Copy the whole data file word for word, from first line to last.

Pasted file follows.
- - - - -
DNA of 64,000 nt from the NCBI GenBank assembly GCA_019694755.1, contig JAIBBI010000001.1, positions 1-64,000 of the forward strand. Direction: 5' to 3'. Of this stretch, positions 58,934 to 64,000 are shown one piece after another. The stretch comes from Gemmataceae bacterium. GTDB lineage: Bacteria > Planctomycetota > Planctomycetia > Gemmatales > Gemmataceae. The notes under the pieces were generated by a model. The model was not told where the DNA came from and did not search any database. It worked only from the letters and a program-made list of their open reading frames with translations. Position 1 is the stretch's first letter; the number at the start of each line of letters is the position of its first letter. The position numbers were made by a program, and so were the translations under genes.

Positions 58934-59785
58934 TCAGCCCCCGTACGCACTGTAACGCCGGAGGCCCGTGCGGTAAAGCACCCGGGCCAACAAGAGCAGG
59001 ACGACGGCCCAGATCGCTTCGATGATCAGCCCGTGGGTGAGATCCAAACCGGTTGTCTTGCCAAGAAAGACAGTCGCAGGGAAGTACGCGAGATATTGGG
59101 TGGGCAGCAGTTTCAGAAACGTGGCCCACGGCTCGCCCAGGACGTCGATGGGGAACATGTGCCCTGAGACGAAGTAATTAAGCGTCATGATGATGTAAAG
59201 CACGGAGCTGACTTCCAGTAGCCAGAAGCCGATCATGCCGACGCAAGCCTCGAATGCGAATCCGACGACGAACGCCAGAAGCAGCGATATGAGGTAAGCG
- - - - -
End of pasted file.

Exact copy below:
DNA of 64,000 nt from the NCBI GenBank assembly GCA_019694755.1, contig JAIBBI010000001.1, positions 1-64,000 of the forward strand. Direction: 5' to 3'. Of this stretch, positions 58,934 to 64,000 are shown one piece after another. The stretch comes from Gemmataceae bacterium. GTDB lineage: Bacteria > Planctomycetota > Planctomycetia > Gemmatales > Gemmataceae. The notes under the pieces were generated by a model. The model was not told where the DNA came from and did not search any database. It worked only from the letters and a program-made list of their open reading frames with translations. Position 1 is the stretch's first letter; the number at the start of each line of letters is the position of its first letter. The position numbers were made by a program, and so were the translations under genes.

Positions 58934-59785
58934 TCAGCCCCCGTACGCACTGTAACGCCGGAGGCCCGTGCGGTAAAGCACCCGGGCCAACAAGAGCAGG
59001 ACGACGGCCCAGATCGCTTCGATGATCAGCCCGTGGGTGAGATCCAAACCGGTTGTCTTGCCAAGAAAGACAGTCGCAGGGAAGTACGCGAGATATTGGG
59101 TGGGCAGCAGTTTCAGAAACGTGGCCCACGGCTCGCCCAGGACGTCGATGGGGAACATGTGCCCTGAGACGAAGTAATTAAGCGTCATGATGATGTAAAG
59201 CACGGAGCTGACTTCCAGTAGCCAGAAGCCGATCATGCCGACGCAAGCCTCGAATGCGAATCCGACGACGAACGCCAGAAGCAGCGATATGAGGTAAGCG